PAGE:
Examining the ideas generated through the negative brainstorming activity, teachers and students seem unclear about the purpose of using the learning portfolio to collect learning artefacts and record reflections over time. The questions of how and when to use the learning portfolio were also raised. In addition, teachers were also unclear the type of the portfolio we try to implement at KIS. Many teachers treated it as a showcase portfolio and had students interact with it only at the end of their unit learning.
First, it is important for teachers to distinguish showcase portfolio and process portfolio. We want to focus on the process rather than only showcasing a student's best work. Next, I made an attempt to explain how we could guide students to build their learning portfolio in the process of acquiring knowledge, concepts and skills, from the beginning, middle and end of a learning unit. If the process of using the learning portfolio is structured correctly and clearly, the use of the student learning portfolio is an effective way to encourage ownership of learning and develop metacognition and reflective thinking. It will allow students to monitor their own development as a learner and promote self-regulation.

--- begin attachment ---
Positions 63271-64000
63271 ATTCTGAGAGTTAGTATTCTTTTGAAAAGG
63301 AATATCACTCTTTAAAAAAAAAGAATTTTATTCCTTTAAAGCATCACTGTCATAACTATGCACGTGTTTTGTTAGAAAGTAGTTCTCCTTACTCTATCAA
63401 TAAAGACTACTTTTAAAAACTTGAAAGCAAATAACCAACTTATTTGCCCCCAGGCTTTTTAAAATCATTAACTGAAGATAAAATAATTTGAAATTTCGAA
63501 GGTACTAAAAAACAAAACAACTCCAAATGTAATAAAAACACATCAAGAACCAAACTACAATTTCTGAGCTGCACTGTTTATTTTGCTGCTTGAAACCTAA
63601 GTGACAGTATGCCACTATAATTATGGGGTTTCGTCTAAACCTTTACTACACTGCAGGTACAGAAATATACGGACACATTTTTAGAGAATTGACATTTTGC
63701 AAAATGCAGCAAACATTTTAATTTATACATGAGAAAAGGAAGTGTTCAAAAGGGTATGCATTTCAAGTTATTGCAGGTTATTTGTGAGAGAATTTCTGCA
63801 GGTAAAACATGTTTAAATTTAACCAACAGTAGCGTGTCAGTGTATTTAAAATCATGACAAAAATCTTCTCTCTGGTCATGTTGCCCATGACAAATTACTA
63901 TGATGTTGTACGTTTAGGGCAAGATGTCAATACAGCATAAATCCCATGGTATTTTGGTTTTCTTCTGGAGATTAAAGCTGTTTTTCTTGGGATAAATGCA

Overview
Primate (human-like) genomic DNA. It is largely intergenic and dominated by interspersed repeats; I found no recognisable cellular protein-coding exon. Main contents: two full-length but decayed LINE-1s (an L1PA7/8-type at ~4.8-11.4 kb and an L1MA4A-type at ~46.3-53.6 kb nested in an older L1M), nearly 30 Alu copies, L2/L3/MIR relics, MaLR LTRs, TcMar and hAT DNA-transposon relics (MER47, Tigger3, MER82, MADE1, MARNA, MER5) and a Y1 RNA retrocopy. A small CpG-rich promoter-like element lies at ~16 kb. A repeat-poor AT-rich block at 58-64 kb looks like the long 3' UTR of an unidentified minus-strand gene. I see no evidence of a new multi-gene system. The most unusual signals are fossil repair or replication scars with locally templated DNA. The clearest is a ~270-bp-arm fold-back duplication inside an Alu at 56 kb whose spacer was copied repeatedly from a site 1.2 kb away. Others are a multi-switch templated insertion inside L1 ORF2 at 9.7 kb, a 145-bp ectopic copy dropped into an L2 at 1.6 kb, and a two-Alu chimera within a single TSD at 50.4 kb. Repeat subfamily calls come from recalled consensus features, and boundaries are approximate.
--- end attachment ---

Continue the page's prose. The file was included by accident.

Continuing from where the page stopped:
In order to make this work, one important step is for some teachers to change the way they teach. We need to shift from covering content to using content in order to help students develop conceptual understanding. Time must be allocated for students to reflect and most importantly, we should not assume students know how to reflect independently. Reflection is a skill that requires teaching and deliberate practice. If we expect students to move beyond superficial description of what they have learned, we must show them how and provide them with strategies to reflect critically and creatively. This is the first prototype that we will test it out and next we will explore using different protocols or models to help students reflect critically and systematically.